Contributed by CarRentals.

Driving is an activity that most of us have been doing for many years – and that we want to continue well into our senior years so we can maintain our independence. But as we age, the realities of getting older become more evident when it comes to our driving skills. Declining eyesight, slower reaction time, and other physical conditions all factor in and force us to make adjustments to our driving habits.

No matter what age you are, here are some basic guidelines for older drivers, including factors that can affect your driving and how to combat them. Also included are tips and resources for safe driving and driving safely for as long as you can.

Aspects That Can Affect Driving
     It’s perfectly normal for your driving skills and abilities to change as you get older. And we all age differently, with different factors coming into play for each of us at different times. Here are some of the aspects that can affect your driving:

  • Impaired vision
  • Impaired hearing
  • Slower reaction time
  • Physical conditions
  • Medical conditions
  • Mental and cognitive abilities
  • Medication

Five (5) Exercises to Keep Your Mind Sharp

Keep learning

  1. Use all of your senses
  2. Economize your brain use
  3. Repeat what you want to know
  4. Make a mnemonic

 How to Combat These Aspects 

Even though there are aspects that affect how seniors drive, there are things you can do to combat these issues, becoming a better and safer driver:

  • Maintain good physical health – This can mean a gym membership or be as simple as implementing your own stretching routine at home.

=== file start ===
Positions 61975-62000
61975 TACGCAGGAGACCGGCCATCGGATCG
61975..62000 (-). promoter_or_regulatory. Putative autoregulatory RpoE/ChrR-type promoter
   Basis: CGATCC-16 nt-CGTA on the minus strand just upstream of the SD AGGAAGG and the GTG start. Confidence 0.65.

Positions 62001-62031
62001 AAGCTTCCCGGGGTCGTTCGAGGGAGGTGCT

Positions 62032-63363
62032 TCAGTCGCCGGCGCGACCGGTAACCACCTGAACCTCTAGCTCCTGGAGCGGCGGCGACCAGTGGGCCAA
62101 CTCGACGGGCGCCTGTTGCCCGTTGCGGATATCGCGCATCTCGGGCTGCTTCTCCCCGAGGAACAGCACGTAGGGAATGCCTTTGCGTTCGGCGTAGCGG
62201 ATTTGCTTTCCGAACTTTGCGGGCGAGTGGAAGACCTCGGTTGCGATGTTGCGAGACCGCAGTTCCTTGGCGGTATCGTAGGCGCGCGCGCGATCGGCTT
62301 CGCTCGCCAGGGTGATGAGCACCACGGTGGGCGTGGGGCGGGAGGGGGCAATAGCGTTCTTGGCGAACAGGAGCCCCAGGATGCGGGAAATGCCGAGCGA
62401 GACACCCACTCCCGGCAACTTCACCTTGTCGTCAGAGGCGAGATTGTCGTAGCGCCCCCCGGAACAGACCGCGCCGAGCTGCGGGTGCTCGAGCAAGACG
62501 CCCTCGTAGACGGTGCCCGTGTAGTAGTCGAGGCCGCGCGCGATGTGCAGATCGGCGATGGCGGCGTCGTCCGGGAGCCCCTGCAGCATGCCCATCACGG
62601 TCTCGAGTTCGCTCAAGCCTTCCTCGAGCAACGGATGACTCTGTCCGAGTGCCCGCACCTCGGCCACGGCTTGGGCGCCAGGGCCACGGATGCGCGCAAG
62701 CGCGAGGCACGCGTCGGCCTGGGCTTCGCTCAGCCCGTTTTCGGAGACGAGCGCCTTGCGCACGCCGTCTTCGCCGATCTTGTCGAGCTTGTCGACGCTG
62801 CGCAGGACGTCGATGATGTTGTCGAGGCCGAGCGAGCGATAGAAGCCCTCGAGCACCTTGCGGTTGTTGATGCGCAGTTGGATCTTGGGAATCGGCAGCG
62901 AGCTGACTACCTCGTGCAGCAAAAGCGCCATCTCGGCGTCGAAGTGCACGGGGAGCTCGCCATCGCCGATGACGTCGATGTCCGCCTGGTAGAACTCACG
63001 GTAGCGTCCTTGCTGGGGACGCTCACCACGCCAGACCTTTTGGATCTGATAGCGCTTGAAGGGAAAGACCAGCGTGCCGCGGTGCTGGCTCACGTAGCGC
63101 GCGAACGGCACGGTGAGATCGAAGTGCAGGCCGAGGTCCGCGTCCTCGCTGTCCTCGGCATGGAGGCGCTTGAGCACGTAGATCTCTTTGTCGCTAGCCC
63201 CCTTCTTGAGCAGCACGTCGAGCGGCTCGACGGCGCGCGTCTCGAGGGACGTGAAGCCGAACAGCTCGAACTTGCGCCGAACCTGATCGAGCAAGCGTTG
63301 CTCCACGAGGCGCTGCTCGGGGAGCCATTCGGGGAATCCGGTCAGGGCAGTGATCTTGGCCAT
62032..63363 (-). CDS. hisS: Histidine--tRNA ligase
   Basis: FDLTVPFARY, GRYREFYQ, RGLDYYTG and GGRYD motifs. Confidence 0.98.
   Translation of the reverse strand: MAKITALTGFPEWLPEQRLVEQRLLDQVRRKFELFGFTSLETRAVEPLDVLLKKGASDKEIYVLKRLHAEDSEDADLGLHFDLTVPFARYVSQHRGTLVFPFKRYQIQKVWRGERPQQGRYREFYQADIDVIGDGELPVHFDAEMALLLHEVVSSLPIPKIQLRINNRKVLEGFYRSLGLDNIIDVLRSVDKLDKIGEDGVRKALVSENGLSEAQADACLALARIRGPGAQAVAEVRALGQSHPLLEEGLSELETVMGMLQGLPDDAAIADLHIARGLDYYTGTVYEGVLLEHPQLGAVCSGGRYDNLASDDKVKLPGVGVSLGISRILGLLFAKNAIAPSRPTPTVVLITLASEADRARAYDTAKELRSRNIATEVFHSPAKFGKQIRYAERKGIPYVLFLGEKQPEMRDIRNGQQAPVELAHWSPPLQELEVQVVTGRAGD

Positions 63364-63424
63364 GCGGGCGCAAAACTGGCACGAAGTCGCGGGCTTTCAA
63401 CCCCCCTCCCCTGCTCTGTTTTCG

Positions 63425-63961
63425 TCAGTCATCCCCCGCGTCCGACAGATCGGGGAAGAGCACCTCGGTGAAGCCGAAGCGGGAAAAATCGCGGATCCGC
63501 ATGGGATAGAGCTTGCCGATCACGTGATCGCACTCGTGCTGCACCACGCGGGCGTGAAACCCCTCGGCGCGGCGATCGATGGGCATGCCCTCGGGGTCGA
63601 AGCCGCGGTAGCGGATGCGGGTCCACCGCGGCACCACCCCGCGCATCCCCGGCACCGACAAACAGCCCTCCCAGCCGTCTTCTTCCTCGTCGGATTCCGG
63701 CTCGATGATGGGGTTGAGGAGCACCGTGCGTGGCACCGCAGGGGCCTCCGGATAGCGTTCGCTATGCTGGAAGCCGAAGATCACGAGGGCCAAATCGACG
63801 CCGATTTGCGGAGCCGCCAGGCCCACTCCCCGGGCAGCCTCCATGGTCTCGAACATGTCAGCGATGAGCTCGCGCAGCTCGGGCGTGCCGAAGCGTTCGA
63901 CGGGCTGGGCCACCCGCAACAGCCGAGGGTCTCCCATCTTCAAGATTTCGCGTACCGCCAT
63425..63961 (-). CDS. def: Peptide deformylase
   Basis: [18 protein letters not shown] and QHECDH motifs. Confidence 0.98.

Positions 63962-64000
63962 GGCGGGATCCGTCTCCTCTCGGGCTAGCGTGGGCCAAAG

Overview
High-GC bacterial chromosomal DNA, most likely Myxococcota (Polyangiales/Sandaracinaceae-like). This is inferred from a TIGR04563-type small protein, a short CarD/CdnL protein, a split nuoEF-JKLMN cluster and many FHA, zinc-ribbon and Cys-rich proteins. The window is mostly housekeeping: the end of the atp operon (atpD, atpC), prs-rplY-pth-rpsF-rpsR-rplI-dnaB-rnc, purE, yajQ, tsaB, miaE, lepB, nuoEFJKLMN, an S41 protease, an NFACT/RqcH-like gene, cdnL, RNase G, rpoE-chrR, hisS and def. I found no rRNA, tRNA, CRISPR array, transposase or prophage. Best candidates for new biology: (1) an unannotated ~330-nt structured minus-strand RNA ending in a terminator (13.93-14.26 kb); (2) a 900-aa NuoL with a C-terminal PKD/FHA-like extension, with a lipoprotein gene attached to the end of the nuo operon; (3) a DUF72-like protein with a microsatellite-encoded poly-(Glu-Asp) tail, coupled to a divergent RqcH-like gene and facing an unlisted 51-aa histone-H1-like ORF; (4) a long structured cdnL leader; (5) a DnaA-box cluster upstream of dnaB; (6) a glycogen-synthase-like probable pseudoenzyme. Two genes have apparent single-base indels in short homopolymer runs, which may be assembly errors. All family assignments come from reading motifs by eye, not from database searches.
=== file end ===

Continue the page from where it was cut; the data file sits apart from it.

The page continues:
• Understanding side effects of medication – Work with your doctor and have a clear understanding of how any medications you take can affect your performance behind the wheel.
  • Keep your mind alert and sharp – There are things you can do to keep your mind sharp. This includes active learning by doing crosswords or reading and using all your senses whenever you can by trying new tastes or taking a hands-on art class. Use tools such as planners to keep track of important things in your life and use mnemonics to remember lists.

Evaluating Driving Performance
     Taking an evaluation that measures your driving performance is another tool that can help you drive more safely. An evaluation can help you determine if there are any factors you need to address if you’re going to continue driving.

There are three different types of driving evaluations available to choose from:

  • Driver 65 Plus – This self-assessment has you answering 15 questions that are designed to help you evaluate your own driving performance.
  • Professional driving skills evaluation – A licensed driving instructor will evaluate your driving skills, providing you with recommendations for extra training.
  • Clinical driving evaluation – A trained Driving Rehabilitation Specialist will evaluate your driving skills in relation to both cognitive and physical abilities.

Audit of Important Driving Skills

  • Defensive driving
  • Awareness
  • Reaction time
  • Speed consistency
  • Car control

 Safe Driving Tips
     It’s important to drive safely at any age. But in your older years, it’s more important than ever to follow these tips so you can continue to drive safely:

  • Manage your health – Schedule regular vision, hearing, and medical appointments so you stay on top of your health.
  • Get enough sleep – Getting plenty of sleep at any age is essential to safe driving. Research shows that only getting between 4 to 5 hours of sleep a night increases crash risk by 4.3x.
  • Practice defensive driving – Defensive driving is all about paying attention to the road, leaving enough space between your car and the one in front of you, avoiding distracted driving, and being extra vigilant in intersections.